Big Pharma Promotes Legal Drug Addiction
Many of us believe that Big Pharma must be held accountable for this dangerous opioid trend, especially since several have been caught lying about the benefits and risks of their drugs.
As noted by the Organic Consumers Association (OCA), the drug industry has “fostered the opioid addiction epidemic” in several ways, by:
- Introducing long-acting opioid painkillers like OxyContin, which prior to reformulation in 2010 could be snorted or shot. Many addicts claimed the high from OxyContin was better than heroin. In fact, from a chemical standpoint, OxyContin is nearly identical to heroin, and has been identified as a major gateway drug to heroin.
- Changing pain prescription guidelines to make opioids the first choice for lower back and other pain conditions that previously did not qualify for these types of drugs. Even the World Health Organization (WHO) has had a hand in this problem, although it restricted its promotion of narcotic painkillers to cancer patients.
- Promoting long-term use of opioids, even though there’s no evidence that using these drugs long term is safe and effective
- Downplaying and misinforming doctors and patients about the addictive nature of opioid drugs. OxyContin, for example, became a blockbuster drug mainly through misleading claims, which Purdue Pharma knew were false from the start. The basic promise was that it provided pain relief for a full 12 hours, twice as long as generic drugs, giving patients “smooth and sustained pain control all day and all night.”However, for many the effects do not last anywhere near 12 hours, and once the drug wears off, painful withdrawal symptoms set in, including body aches, nausea and anxiety. These symptoms, in addition to the return of the original pain, quickly begin to feed the cycle of addiction.7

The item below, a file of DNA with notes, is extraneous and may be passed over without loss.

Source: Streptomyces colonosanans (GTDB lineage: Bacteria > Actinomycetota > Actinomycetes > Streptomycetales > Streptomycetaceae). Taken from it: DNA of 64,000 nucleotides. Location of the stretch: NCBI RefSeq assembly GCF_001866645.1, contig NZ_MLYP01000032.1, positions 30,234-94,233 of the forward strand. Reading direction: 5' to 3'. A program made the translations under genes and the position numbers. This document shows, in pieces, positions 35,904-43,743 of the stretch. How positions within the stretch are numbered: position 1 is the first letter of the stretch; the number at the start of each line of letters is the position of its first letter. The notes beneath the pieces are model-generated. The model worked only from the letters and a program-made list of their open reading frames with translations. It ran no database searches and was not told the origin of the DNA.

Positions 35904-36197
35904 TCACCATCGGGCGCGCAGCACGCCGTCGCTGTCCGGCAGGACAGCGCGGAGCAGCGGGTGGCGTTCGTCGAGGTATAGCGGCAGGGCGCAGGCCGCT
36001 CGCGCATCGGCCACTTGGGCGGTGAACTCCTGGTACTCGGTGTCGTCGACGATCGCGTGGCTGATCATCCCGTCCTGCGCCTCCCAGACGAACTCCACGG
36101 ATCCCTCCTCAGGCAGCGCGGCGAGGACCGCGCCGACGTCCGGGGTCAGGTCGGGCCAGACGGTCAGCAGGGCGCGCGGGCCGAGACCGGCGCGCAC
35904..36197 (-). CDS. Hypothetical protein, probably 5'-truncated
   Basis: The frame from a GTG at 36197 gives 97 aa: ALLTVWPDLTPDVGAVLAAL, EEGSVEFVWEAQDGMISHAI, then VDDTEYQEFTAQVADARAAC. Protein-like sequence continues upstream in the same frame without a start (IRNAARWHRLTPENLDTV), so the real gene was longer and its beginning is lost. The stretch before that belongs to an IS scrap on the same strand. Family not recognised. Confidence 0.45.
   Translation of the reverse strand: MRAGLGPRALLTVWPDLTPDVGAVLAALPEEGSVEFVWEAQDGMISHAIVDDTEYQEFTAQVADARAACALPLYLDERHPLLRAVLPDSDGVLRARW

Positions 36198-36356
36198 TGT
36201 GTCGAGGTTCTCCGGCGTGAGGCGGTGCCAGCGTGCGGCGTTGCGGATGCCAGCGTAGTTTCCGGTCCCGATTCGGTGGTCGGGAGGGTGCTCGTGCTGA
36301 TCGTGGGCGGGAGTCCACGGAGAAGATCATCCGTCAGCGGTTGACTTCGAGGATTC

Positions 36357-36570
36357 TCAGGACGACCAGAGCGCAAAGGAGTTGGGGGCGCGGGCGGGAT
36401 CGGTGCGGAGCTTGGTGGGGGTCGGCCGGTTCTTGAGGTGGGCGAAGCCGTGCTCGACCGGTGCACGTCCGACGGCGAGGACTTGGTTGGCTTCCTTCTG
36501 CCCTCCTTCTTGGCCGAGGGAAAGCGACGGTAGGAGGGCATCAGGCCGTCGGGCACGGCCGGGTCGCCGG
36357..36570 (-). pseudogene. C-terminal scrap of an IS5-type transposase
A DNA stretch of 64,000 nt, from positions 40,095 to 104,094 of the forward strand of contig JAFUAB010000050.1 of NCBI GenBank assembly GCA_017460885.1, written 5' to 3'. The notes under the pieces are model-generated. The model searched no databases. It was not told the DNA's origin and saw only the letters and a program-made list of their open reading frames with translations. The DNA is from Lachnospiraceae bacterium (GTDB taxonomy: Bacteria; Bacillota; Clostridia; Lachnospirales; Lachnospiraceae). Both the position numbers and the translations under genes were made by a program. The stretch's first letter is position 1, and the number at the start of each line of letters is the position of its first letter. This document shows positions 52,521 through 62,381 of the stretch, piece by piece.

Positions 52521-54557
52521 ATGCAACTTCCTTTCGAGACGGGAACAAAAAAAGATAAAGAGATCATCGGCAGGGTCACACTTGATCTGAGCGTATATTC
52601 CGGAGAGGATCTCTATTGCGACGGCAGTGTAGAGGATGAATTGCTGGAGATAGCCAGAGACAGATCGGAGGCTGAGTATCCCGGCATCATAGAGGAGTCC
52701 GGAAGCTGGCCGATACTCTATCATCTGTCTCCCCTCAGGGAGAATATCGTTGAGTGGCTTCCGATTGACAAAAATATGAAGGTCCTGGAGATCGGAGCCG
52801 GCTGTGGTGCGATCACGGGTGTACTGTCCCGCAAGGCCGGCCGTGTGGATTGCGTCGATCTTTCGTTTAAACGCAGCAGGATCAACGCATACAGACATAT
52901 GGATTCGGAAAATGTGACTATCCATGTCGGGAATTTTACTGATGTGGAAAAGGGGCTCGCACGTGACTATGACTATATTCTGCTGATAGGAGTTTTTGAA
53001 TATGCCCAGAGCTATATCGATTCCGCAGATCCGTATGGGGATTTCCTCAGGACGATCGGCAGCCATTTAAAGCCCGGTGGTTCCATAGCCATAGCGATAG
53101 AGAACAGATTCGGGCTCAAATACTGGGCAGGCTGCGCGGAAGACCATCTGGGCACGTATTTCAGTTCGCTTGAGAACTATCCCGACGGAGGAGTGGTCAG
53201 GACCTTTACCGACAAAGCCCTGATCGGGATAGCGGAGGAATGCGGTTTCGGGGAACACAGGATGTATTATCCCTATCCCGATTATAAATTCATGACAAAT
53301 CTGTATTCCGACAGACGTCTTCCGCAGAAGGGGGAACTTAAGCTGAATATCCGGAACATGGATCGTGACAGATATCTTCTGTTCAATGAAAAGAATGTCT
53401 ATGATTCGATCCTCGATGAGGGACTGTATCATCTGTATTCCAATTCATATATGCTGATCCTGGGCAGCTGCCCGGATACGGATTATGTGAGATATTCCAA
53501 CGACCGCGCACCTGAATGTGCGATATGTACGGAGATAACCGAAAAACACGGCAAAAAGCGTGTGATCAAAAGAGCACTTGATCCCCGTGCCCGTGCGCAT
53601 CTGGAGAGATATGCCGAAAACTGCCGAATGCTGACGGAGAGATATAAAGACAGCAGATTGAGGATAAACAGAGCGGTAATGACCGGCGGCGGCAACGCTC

A 2015 article in The Week does a great job revealing the promotional strategy developed by Purdue, and backed by the US Food and Drug Administration (FDA), that has led to such enormous personal tragedy.
As noted in this article: “The time-release conceit even worked on the FDA, which stated that ‘Delayed absorption, as provided by OxyContin tablets is believed to reduce the abuse liability of a drug.’”
Other recent research has found that medical marijuana lowers prescription drug use.
The Big Q: Could that be why it hasn’t been rescheduled?
There are no other truly compelling reasons why addictive narcotics like OxyContin are legal, while marijuana, which is extremely unlikely to kill even if one take very high amounts is not.
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